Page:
Parsis: The Zoroastrians of India Pakistan and The World

The great Parsi population plan

By Farrukh Dhondy

Finally the Indian National Council for Minorities (NCM) has got around to what should be one of the central problems facing the country. A member of the Commission, one Mehroo Dhunjisha Bengalee, has mooted the question of the dwindling Parsi population.

A little history: The Arab-Muslim explosion of 714 AD overtook Parsi-Zoroastrian Iran; the last Zoroastrian king, Yazdegard III was defeated. Some Zoroastrians held out in Kerman for a few generations, but eventually fled to India — 18,000 came to the Gujarati kingdom of Jadav Rana and were given land and protection. Today we number 100,000, a five-fold increase over 800 years.

Like Ms Bengalee, I am a devoted if not devout Parsi-Zoroastrian. I passionately believe, as she does, that we are an endangered species. But I am forced to dissent from her so-called remedies and recommendations. She wants them to “encourage the minority community to foster the spirit of joint family, encourage timely marriages, check divorces and increase intensive post-marriage family interaction countrywide”.

Her report has found that “late and non-marriages, fertility decline, emigration, marriages outside community and separation are the main causes of declining number of Parsis in the country. What is lacking is the zeal of entrepreneurship, early employment and strengthened family ties to live together and lead the Zoroastrian way of life”.
My feeling is that these ‘initiatives’ and good thoughts won’t work.

Pockets of Zoroastrians, resisting forcible conversion to Islam fled to Europe, Central Asia and China. They were absorbed into the local population. But surely their genes persisted as Parsi-Zoroastrian? The Parsis who came to India retained, by agreement with the local Hindu king, a racial and religious identity, so racism preserved the species.

Ms Bengalee, all this trash about encouraging “the spirit of joint family”, etc will do absolutely nothing to increase our numbers. I have to inform her (a former Vice-Chancellor of Mumbai University, no less!) that there are several factors concerning Parsi procreation that are decisively more important.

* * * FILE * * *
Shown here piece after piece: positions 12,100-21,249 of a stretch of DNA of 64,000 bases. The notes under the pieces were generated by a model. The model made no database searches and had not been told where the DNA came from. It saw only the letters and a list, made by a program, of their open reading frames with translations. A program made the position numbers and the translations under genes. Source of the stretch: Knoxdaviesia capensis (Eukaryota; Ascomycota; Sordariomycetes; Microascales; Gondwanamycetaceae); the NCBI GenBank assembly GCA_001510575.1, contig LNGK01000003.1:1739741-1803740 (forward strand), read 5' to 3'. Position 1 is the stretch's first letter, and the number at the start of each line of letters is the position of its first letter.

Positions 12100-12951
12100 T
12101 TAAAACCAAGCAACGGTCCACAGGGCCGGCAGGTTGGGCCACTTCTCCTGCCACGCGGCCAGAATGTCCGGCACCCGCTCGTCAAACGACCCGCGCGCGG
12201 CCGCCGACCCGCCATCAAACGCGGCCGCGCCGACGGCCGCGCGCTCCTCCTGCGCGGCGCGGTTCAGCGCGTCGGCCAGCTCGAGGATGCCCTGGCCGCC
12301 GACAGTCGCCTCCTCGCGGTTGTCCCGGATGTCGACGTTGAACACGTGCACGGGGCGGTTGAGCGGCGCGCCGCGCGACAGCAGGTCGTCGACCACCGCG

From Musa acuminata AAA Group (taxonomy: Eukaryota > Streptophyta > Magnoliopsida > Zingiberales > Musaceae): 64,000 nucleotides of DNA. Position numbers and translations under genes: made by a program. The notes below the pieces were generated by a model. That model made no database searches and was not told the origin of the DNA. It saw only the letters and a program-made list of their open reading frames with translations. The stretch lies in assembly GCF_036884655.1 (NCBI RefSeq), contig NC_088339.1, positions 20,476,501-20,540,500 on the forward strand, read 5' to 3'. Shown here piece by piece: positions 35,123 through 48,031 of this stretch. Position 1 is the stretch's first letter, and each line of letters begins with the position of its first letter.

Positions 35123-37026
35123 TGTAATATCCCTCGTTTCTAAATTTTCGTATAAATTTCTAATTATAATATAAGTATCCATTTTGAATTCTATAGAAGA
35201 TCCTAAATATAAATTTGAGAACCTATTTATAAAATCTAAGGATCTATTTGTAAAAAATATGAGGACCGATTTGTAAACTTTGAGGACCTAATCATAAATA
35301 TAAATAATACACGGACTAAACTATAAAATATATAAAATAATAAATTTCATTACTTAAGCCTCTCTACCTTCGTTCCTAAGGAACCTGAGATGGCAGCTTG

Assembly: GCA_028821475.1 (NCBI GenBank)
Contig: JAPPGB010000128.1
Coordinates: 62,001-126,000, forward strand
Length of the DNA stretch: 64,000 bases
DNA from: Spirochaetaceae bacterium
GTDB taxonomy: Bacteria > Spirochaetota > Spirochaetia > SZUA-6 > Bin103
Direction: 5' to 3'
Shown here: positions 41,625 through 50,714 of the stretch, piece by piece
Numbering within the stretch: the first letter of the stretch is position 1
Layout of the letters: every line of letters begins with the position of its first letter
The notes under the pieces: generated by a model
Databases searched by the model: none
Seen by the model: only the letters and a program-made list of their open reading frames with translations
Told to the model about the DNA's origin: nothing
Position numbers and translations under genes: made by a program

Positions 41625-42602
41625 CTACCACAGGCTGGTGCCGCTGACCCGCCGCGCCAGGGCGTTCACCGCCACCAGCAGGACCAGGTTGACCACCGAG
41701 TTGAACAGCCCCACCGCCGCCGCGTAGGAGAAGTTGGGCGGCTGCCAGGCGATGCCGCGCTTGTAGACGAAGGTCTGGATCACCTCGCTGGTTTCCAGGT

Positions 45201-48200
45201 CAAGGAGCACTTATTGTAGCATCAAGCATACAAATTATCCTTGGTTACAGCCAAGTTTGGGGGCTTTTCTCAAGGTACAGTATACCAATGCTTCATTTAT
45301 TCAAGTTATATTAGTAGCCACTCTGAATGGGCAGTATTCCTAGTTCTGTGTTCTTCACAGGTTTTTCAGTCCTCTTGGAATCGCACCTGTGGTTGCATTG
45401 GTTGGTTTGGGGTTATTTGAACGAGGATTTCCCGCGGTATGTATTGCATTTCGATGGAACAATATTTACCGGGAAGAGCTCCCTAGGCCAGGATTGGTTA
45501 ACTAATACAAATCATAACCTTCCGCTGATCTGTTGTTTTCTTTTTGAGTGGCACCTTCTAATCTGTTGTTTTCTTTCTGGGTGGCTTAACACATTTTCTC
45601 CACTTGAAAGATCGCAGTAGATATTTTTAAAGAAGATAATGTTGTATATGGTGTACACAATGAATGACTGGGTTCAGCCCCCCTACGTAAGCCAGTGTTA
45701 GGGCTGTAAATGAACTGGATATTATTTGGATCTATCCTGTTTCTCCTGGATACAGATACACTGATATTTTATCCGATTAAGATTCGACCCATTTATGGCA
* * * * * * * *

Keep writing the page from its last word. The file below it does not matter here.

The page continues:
A wise Parsi humorist attributed our population decline to the fact that “half the Parsis are gay and the other half are statues in Bombay”. She was telling the truth. The obvious remedy is to welcome the gay gene into the community and ensure that the adopted children of gay couples (whatever their skin colour) are registered as Zoroastrians.

The true cause of degenerative birth decline is the snobbish and selective attitude of Parsi-Zoroastrian females. Many of them teach English literature, identify with Jane Austen’s heroines and so disdain the amorous overtures of Hosi and Meenoo. They, with others who work in banking and the arts, decline to perform the breeding act with feeble and malodorous Parsi males less knowledgeable about premium bonds or Gauguin than themselves. This leads to prolonged spinsterhood on the one hand and a falling birth rate within the marriages that are forced on them on the other.

The remedy is obvious. The uber-intelligent, over-sensitive Parsi female ought to be seen as a priestly species, a sort of opinionated caste of Platonic Princesses preserved for their opinions. The breeding process of Parsi-Zoroastrians ought to be perpetrated by importing several thousand women from the Caucasus and Central Asia who may have had some Parsi ancestry, to breed with Parsi males in Mumbai (and London) and make many where there were few.

Selling land which is today wastefully used for reluctant vultures to eat the Parsi dead will finance the inducement to the Caucasian, Russian and Central Asian beauties to assist with this great experiment in social breeding. I can only humbly offer myself to be one of audition experts of this great civilisational and preservative project.

The author is a London-based scriptwriter

Original article here